UNIVERSAL Credit’s five-week wait is setting up Brits to fail and loading families with debt from day one, charities have warned. Experts fr
UNIVERSAL Credit’s five-week wait is setting up Brits to fail and loading families with debt from day one, charities have warned.
Experts from the foodbank group Trussell Trust, debt charity StepChange and homelessness organisation Shelter told MPs this morning the long wait for cash on the flagship benefits programme was still a huge issue.
They welcomed moves from Amber Rudd to make it easier for them to access cash when going onto the system, but said more needed to be done to tackle the long wait.
The Sun’s Make Universal Credit Work campaign has highlighted Brits’ problems with the five-week wait and has demanded it be slashed to help struggling Brits.
The DWP Secretary has said she’s listening and will take action to help more people access their cash quicker.
Today Sumi Rabindrakumar, Head of Policy and Research at The Trussell Trust, said there was a “danger that [Universal Credit] sets people up to fail in their financial security.”
The foodbank charity said there were “tangible ways to solve that problem and make sure that people get money sooner”.
Debt was being loaded onto low income families which was “not the right way forward” and “concrete action” was needed now, she said.
Foodbanks could struggle to get enough donations in future if demand keeps going up, she warned.
It’s not sustainable
Peter Tutton, StepChange
Tory MP Heidi Allen said the fact that Brits were being asked to repay their advance payments was a crucial part of spiralling debts.
And Peter Tutton, head of policy at StepChange agreed, saying that the high repayment rate was hurting Brits too.
“If people need to wait weeks before they get money then they will be put into debt. It’s not sustainable,” he told MPs on the Work and Pensions Committee.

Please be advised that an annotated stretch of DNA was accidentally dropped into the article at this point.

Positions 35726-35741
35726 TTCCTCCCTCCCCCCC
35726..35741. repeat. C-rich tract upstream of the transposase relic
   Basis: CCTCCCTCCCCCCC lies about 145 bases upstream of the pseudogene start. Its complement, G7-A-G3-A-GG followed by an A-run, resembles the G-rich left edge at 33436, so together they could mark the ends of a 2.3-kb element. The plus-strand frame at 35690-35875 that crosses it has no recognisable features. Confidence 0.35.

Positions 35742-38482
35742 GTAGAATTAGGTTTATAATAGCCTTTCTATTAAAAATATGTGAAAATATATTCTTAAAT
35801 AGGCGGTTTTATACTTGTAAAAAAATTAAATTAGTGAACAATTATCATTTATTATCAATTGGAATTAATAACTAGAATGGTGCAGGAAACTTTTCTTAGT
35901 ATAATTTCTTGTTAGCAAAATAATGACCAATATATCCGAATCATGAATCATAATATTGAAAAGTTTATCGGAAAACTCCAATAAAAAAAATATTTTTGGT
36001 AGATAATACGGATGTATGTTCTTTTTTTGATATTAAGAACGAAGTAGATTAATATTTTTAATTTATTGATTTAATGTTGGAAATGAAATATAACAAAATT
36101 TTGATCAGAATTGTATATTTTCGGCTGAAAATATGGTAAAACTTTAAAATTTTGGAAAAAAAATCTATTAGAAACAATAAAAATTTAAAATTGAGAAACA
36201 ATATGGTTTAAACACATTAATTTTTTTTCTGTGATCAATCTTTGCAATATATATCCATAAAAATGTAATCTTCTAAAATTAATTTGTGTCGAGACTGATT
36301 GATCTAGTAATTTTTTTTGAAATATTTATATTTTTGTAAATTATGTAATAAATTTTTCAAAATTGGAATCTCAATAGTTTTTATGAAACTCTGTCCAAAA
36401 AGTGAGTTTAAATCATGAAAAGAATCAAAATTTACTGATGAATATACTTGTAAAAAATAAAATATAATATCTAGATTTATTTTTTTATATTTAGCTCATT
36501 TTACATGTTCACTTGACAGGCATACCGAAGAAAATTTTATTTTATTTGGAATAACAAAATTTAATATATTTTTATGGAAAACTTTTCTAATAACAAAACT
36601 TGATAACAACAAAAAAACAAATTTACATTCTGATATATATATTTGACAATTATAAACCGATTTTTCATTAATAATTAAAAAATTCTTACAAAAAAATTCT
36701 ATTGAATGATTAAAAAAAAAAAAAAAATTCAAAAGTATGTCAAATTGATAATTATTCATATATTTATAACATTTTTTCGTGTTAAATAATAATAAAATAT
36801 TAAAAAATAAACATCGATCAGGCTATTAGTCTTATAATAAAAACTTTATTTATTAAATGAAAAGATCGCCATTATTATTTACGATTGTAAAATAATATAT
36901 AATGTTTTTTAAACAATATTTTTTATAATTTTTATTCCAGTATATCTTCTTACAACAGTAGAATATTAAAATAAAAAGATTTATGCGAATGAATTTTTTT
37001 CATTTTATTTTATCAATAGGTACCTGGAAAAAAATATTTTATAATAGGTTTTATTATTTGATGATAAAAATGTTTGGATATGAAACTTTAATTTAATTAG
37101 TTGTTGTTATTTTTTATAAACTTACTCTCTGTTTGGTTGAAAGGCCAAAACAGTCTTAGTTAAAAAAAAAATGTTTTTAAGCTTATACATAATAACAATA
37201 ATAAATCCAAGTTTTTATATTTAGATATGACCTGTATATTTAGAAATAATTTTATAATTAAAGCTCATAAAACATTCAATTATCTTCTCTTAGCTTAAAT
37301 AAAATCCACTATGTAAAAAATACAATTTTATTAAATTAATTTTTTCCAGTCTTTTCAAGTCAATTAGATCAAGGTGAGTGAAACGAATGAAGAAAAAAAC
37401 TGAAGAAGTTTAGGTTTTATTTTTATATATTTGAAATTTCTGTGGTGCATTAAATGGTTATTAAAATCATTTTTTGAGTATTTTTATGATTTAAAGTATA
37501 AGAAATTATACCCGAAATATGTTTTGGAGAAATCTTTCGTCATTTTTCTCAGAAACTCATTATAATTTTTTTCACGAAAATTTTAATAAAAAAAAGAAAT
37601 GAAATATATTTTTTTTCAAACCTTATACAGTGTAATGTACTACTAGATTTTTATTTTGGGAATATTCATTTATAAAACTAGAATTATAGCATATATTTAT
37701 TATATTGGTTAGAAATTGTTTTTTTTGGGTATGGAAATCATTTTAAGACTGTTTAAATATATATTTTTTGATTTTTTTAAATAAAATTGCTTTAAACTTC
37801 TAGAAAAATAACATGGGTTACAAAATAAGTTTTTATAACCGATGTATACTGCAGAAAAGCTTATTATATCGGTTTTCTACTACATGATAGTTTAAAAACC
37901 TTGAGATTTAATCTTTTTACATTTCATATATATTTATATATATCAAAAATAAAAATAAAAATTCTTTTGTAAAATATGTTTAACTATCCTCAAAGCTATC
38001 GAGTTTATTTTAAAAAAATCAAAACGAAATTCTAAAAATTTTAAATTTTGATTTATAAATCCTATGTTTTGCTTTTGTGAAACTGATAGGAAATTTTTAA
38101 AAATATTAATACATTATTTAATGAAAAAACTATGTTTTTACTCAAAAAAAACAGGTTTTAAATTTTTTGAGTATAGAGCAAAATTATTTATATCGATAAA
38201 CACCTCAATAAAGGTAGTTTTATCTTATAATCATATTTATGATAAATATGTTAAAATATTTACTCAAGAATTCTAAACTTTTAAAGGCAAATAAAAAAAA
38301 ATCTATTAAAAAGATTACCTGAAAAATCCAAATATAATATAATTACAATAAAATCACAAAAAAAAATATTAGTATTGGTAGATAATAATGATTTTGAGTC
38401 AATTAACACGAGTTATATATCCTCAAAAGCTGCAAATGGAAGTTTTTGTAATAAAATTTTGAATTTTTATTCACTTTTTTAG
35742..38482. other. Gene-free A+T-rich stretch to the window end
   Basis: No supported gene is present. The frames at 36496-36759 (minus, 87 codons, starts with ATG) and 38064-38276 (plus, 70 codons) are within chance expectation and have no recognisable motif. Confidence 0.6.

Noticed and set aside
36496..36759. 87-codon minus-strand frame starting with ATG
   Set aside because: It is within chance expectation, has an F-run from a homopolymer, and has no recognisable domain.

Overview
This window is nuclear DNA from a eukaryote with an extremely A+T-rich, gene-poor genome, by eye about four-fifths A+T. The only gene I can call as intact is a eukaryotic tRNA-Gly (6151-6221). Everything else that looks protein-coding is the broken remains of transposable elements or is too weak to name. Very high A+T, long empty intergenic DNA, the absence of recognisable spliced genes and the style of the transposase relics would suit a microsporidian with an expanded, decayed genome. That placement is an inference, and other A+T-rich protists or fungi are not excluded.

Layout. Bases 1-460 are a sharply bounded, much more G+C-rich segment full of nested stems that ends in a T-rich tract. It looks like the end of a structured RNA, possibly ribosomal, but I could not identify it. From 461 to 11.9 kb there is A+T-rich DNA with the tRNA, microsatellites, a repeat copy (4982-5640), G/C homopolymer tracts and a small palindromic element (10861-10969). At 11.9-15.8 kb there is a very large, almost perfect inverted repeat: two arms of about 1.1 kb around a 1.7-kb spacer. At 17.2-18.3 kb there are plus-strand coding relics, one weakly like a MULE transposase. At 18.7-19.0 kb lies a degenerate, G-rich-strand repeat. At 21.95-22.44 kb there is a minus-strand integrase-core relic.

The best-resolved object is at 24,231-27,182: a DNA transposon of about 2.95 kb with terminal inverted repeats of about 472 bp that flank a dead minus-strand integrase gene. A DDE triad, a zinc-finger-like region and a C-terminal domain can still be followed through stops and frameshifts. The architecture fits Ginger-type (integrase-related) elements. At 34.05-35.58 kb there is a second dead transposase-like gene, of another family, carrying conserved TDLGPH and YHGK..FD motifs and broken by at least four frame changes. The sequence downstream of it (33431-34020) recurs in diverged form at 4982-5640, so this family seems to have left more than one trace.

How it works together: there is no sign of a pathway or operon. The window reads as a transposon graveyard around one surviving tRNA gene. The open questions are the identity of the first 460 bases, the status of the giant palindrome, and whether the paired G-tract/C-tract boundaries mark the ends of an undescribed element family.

Deborah Garvie, Policy Manager at Shelter said the benefits freeze was also a huge issue for Brits in the welfare system, after four years of rising prices and rents.
“We are dealing with people at crisis point and what we need to do is make sure people don’t get to crisis point, that’s what housing benefit is for,” she said.
The Sun wants to Make Universal Credit Work
UNIVERSAL Credit replaces six benefits with a single monthly payment.
One million people are already receiving it and by the time the system is fully rolled out in 2023, nearly 7 million will be on it.
But there are big problems with the flagship new system – it takes 5 weeks to get the first payment and it could leave some families worse off by thousands of pounds a year.
And while working families can claim back up to 85 per cent of their childcare costs, they must find the money to pay for childcare upfront – we’ve heard of families waiting up to 6 months for the money.
Working parents across the country told us they’ve been unable to take on more hours – or have even turned down better paid jobs or more hours because of the amount they get their benefits cut.
It’s time to Make Universal Credit work. We want the Government to:
- Get paid faster: The Government must slash the time Brits wait for their first Universal Credit payments from five to two weeks, helping stop 7 million from being pushed into debt.
- Keep more of what you earn: The work allowance should be increased and the taper rate should be slashed from 63p to 50p, helping at least 4 million families.
- Don’t get punished for having a family: Parents should get the 85 per cent of the money they can claim for childcare upfront instead of being paid in arrears.
Together, these changes will help Make Universal Credit Work.
Join our Universal Credit Facebook group or email UniversalCredit@the-sun.co.uk to share your story.
MORE ON UNIVERSAL CREDIT
And she argued that because housing benefits have remained frozen, Brits are having to dip into money that should be used to live on instead.
Ministers say that more advance payments and run-on payments for housing benefits and slashing a week off, have helped solve some of the problems with the wait.
But just this week Ms Rudd admitted that at the start of the roll-out Brits could have been driven to foodbanks by Universal Credit.
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